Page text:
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We embed a field experiment in a nationwide recruitment drive for nurses in Zambia to test whether career benefits attract talent at the expense of prosocial motivation. We randomize the offer of career benefits at the recruitment stage. In line with common wisdom, treatment attracts less prosocial applicants. However, the trade-off only exists at low levels of talent; the marginal applicants in treatment are more talented and equally pro-social. These are hired, and they perform better at every step of the chain: they deliver more services, promote institutional childbirth, and reduce child malnutrition by 25% in the communities they serve.
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Working Paper
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February 05, 2019
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Voter mobilization campaigns face trade-offs in young democracies. In a large-scale experiment implemented in 2013 with the Kenyan Electoral Commission (IEBC), text messages intended to mobilize voters boosted participation but also decreased trust in electoral institutions after the election, a decrease that was stronger in areas that experienced election-related violence, and for individuals on the losing side of the election. The mobilization backfired because the IEBC promised an electronic voting system that failed, resulting in manual voting and tallying delays. Using a simple model, we show signaling high institutional capacity via a mobilization campaign can negatively affect beliefs about the fairness of the election.
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Working Paper
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February 05, 2019
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Developing country lenders are taking advantage of fintech tools to create fully digital loans on mobile phones. Using administrative and survey data, we study the take up and impacts of one of the most popular digital loan products in the world, M-Shwari in Kenya. While 34% of those eligible for a loan take it, the loan does not substitute for other credit. The loans improve household resilience: households are 6.3 percentage points less likely to forego expenses due to negative shocks. We conclude that while digital loans improve financial access and resilience, they are not a panacea for greater credit market failures.
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Working Paper
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February 01, 2019
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Violence against women (VAW) is widespread in East Africa, with almost half of married women experiencing physical abuse. Those seeking to address this policy issue confront two challenges. First, some forms of domestic violence are widely condoned; majorities of men and women believe that a husband is justified in beating his wife in a variety of scenarios. Second, victims and bystanders are often reluctant to report incidents to authorities. Building on a growing literature showing that education-entertainment can change norms and behaviors, we present experimental evidence from a media campaign attended by over 10,000 Ugandans in 112 villages. In randomly assigned villages, video dramatizations discouraged VAW and encouraged reporting. Results from interviews conducted several months after the intervention show no change in attitudes condoning VAW yet a substantial increase in willingness to report to authorities, especially among women, and a decline in the share of women who exper...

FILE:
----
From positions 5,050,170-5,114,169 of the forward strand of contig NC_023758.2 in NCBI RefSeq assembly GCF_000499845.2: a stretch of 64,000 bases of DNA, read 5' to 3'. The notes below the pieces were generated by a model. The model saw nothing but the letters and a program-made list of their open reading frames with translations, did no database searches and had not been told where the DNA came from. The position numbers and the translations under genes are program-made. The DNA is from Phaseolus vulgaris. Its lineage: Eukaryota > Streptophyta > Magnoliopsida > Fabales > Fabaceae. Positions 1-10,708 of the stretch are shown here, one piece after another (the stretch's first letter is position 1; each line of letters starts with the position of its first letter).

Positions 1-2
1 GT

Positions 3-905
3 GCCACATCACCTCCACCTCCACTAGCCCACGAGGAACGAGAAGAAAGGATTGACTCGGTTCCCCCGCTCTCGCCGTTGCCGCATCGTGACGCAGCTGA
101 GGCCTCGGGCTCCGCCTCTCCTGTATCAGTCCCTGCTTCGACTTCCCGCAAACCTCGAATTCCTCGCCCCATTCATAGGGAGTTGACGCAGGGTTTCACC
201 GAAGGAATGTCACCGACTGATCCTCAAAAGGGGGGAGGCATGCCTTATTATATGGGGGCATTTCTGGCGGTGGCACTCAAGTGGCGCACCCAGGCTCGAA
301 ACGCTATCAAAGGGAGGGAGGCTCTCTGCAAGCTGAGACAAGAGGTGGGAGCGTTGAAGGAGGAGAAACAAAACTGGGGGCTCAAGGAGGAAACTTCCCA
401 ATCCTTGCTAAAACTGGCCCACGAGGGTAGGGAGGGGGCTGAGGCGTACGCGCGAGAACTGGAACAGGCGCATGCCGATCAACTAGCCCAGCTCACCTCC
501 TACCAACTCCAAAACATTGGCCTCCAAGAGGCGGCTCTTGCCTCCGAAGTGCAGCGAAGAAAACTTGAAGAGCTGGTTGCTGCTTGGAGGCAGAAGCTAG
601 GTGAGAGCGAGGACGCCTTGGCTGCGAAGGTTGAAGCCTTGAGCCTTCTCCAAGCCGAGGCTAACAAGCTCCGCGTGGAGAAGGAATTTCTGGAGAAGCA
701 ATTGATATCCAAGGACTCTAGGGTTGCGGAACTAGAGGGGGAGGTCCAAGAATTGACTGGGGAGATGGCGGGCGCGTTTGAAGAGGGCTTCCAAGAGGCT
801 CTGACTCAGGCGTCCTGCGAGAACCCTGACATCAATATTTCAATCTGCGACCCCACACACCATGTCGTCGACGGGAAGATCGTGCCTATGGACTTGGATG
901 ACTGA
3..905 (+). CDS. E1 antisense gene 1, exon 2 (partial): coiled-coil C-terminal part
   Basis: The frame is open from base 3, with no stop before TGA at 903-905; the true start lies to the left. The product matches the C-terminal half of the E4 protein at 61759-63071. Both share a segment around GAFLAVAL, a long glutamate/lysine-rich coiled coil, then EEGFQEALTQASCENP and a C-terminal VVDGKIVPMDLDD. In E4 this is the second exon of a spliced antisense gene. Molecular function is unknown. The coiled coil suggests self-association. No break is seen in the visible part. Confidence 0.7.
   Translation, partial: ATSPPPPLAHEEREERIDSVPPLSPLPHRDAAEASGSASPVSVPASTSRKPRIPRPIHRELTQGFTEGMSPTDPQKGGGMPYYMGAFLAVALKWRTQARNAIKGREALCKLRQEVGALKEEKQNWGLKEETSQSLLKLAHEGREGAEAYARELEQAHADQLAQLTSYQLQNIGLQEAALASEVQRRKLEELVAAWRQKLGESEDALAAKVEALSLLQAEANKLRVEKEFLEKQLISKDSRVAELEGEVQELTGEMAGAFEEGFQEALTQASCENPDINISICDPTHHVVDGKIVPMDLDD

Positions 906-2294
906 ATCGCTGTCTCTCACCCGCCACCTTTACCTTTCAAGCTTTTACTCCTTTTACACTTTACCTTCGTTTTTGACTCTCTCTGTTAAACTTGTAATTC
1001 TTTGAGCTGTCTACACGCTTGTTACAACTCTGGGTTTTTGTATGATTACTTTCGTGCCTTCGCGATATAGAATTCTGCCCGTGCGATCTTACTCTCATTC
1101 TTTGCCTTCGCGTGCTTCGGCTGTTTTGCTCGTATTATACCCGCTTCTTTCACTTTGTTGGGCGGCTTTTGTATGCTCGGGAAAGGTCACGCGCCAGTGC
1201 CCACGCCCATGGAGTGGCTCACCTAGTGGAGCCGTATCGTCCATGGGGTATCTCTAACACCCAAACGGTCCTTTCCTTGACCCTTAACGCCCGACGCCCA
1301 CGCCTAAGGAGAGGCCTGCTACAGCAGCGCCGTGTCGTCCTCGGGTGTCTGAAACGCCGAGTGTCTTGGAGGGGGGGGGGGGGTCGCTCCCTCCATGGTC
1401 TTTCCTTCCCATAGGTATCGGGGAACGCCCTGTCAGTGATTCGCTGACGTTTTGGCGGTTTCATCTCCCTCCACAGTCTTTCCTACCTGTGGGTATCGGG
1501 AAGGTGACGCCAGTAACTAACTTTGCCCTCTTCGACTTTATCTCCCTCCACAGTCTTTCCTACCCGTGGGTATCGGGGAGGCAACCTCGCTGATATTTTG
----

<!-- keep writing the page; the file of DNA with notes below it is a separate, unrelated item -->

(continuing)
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Working Paper
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January 31, 2019
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In 2016 the city of Bogotá doubled police patrols and intensified city services on high-crime streets. They did so based on a policy and criminological consensus that such place-based programs not only decrease crime, but also have positive spillovers to nearby streets. To test this, we worked with Bogotá to experiment on an unprecedented scale. They randomly assigned 1,919 streets to either 8 months of doubled police patrols, greater municipal services, both, or neither. Such scale brings econometric challenges. Spatial spillovers in dense networks introduce bias and complicate variance estimation through “fuzzy clustering.” But a design-based approach and randomization inference produce valid hypothesis tests in such settings. In contrast to the consensus, we find intensifying state presence in Bogotá had modest but imprecise direct effects and that such crime displaced nearby, especially property crimes. Confidence intervals suggest we can rule out total reductions in crime of more...
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January 19, 2019
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Low-income households around the world are particularly vulnerable to shocks, but also the least prepared when a shock hits. The effects of climate change, including floods, droughts, and other weather-related disasters, are adding another layer of risk for already vulnerable households. In this context, it is increasingly important that poor households build resilience—that they strengthen their ability to mitigate, cope, and recover from shocks and stresses without compromising their future welfare. Evidence suggests well-designed financial products and services can play a role in increasing low-income families’ resilience by helping them be prepared for risk, reduce risk, increase investment in the face of risk, and respond when a shock occurs. Yet the role that financial products and services can play in increasing resilience, as well as the most effective design and delivery mechanisms toward that end, is not fully understood. This paper reviews the evidence on financial inclusion...
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Brief
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January 14, 2019